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Last Thursday, Christine Lagarde, president of the European Central Bank, said the Coronavirus has succeeded the U.S.-China trade turmoil as Europe’s main risk to growth this year because China has closed factories, restricted travel, and quarantined cities due to the virus.
Her comment followed news that German factory orders fell 2.1 percent in January from December.
TRENDPOST: While “officials” blame the Coronavirus for weakening economic data, the facts prove the global slowdown preceded the virus outbreak hysteria that made the big news in late January. The 28 countries in the European Union grew only 0.1 percent during the last three months of 2019 compared with the previous quarter. 
It was the EU’s worst performance since the beginning of 2013.
However, with plants across China closing and some major cities quarantined, production losses in Chinese industry will intensify the effects of the Coronavirus on manufacturing sectors reliant on Chinese-made parts, and short term it will ripple through the global economy.
TRENDPOST: In China, the manufacturing sector began decelerating in April 2019, with the growth pace slowing from 5.8 percent in September to 4.7 in October. Retail sales fell to a 16-year low and investments in industrial infrastructure plunged to their lowest ever recorded.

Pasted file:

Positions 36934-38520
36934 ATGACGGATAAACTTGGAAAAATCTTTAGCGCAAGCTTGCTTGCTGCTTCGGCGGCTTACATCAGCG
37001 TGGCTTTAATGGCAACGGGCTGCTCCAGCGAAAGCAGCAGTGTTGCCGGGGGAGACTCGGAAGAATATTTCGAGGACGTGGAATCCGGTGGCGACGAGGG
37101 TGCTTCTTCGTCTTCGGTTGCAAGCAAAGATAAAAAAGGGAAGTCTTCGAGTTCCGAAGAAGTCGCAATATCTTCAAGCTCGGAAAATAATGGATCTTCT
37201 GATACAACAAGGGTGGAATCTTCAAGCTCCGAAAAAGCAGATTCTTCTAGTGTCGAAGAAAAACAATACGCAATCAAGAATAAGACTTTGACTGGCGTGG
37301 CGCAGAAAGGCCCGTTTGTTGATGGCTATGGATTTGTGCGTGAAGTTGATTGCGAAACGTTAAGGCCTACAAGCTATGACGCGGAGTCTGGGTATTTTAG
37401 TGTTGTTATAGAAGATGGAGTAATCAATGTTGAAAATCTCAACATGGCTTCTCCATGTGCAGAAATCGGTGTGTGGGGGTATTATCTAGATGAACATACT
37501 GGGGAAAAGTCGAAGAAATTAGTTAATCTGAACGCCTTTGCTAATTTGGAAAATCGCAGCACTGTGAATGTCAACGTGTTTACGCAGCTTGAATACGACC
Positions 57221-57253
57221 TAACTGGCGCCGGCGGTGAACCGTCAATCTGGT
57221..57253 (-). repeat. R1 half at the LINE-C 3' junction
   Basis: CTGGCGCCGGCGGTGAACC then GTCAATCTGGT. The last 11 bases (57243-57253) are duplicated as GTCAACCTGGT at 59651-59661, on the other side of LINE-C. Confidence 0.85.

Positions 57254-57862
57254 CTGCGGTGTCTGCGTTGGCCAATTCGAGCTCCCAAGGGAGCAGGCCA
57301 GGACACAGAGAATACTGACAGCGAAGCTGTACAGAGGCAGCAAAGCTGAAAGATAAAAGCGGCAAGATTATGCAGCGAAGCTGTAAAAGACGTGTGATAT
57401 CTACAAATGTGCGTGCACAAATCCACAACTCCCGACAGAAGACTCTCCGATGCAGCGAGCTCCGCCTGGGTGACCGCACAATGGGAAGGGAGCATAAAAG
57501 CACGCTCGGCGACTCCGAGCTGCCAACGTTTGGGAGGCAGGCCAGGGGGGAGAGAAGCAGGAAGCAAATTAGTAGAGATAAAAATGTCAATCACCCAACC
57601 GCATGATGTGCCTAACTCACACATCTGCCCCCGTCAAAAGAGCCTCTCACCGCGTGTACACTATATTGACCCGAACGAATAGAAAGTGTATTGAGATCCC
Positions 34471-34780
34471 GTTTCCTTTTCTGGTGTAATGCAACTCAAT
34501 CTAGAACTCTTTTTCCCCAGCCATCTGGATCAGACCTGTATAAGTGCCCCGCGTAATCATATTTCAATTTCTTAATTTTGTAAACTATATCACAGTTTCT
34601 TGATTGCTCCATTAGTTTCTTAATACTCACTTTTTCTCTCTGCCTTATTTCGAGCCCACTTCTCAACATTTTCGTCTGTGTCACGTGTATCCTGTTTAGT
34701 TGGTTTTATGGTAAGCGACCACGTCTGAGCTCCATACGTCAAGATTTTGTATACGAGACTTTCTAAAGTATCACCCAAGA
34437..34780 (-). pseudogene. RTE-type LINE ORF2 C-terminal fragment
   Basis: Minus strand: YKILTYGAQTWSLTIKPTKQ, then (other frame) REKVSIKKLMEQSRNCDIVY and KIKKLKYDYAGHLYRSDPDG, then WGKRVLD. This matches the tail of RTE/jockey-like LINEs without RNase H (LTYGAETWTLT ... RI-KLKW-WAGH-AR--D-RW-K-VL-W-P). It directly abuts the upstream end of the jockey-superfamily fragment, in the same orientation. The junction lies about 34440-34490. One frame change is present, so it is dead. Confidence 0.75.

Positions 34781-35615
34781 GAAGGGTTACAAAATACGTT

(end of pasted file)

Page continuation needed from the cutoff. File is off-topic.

Thus, the slowdown had nothing to do with the Coronavirus.
Where it Hits
Singapore, China’s near neighbor, may lower interest rates to counterbalance the effects of China’s sluggish performance; Malaysia has cut its 2020 growth forecast from 1.8 percent to 1.1 due to China’s ills.
Thailand’s tourism-based economy also is suffering. It hosted 39.8 million visitors in 2019, about 27 percent from China. Already struggling with a severe drought, the country will lose a significant amount of revenue due to China’s viral epidemic and flagging economy.
To keep the economy from tanking, the Bank of Thailand has cut interest rates to 1 percent, a record low.
TRENDPOST: As we have long noted, with interest rates at near or record lows across the globe, central banks have little financial fire power to inflate falling economies and pump up failing equity markets when downward volatility strikes again.  
Therefore, we remain bullish on gold as the ultimate safe-haven asset. Our latest forecast is that when gold prices break above $1,615 per ounce, it will sharply spike to the $1,700 per ounce range and beyond.

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